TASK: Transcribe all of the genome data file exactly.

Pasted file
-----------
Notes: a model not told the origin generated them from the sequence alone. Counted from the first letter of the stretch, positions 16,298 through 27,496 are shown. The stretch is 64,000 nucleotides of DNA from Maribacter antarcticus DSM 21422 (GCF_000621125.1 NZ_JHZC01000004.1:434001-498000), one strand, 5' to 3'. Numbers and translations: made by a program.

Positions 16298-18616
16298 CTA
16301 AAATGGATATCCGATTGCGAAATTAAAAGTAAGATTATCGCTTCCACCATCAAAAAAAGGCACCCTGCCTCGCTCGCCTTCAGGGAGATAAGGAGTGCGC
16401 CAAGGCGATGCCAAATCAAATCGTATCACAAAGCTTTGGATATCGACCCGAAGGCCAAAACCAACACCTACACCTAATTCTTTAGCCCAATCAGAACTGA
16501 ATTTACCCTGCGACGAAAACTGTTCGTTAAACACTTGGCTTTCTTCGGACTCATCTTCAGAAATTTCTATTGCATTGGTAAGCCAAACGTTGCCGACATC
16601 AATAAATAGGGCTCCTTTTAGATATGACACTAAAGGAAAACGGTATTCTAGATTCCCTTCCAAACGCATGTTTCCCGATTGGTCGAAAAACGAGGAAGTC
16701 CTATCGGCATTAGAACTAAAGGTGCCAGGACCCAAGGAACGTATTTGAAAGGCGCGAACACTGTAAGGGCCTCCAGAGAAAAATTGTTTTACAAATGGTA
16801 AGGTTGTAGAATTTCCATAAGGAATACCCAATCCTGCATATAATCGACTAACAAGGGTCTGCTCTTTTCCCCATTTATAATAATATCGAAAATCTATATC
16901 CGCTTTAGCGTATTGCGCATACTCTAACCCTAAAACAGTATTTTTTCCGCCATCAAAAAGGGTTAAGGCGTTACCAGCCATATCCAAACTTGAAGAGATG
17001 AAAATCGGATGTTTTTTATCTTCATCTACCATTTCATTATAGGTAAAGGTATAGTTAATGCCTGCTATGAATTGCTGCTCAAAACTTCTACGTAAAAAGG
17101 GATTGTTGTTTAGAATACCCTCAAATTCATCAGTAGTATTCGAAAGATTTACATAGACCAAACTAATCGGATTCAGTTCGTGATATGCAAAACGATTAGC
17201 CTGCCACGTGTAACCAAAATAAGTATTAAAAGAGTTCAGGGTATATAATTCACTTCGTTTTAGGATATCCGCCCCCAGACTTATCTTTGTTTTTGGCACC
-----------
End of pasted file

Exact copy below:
Notes: a model not told the origin generated them from the sequence alone. Counted from the first letter of the stretch, positions 16,298 through 27,496 are shown. The stretch is 64,000 nucleotides of DNA from Maribacter antarcticus DSM 21422 (GCF_000621125.1 NZ_JHZC01000004.1:434001-498000), one strand, 5' to 3'. Numbers and translations: made by a program.

Positions 16298-18616
16298 CTA
16301 AAATGGATATCCGATTGCGAAATTAAAAGTAAGATTATCGCTTCCACCATCAAAAAAAGGCACCCTGCCTCGCTCGCCTTCAGGGAGATAAGGAGTGCGC
16401 CAAGGCGATGCCAAATCAAATCGTATCACAAAGCTTTGGATATCGACCCGAAGGCCAAAACCAACACCTACACCTAATTCTTTAGCCCAATCAGAACTGA
16501 ATTTACCCTGCGACGAAAACTGTTCGTTAAACACTTGGCTTTCTTCGGACTCATCTTCAGAAATTTCTATTGCATTGGTAAGCCAAACGTTGCCGACATC
16601 AATAAATAGGGCTCCTTTTAGATATGACACTAAAGGAAAACGGTATTCTAGATTCCCTTCCAAACGCATGTTTCCCGATTGGTCGAAAAACGAGGAAGTC
16701 CTATCGGCATTAGAACTAAAGGTGCCAGGACCCAAGGAACGTATTTGAAAGGCGCGAACACTGTAAGGGCCTCCAGAGAAAAATTGTTTTACAAATGGTA
16801 AGGTTGTAGAATTTCCATAAGGAATACCCAATCCTGCATATAATCGACTAACAAGGGTCTGCTCTTTTCCCCATTTATAATAATATCGAAAATCTATATC
16901 CGCTTTAGCGTATTGCGCATACTCTAACCCTAAAACAGTATTTTTTCCGCCATCAAAAAGGGTTAAGGCGTTACCAGCCATATCCAAACTTGAAGAGATG
17001 AAAATCGGATGTTTTTTATCTTCATCTACCATTTCATTATAGGTAAAGGTATAGTTAATGCCTGCTATGAATTGCTGCTCAAAACTTCTACGTAAAAAGG
17101 GATTGTTGTTTAGAATACCCTCAAATTCATCAGTAGTATTCGAAAGATTTACATAGACCAAACTAATCGGATTCAGTTCGTGATATGCAAAACGATTAGC
17201 CTGCCACGTGTAACCAAAATAAGTATTAAAAGAGTTCAGGGTATATAATTCACTTCGTTTTAGGATATCCGCCCCCAGACTTATCTTTGTTTTTGGCACC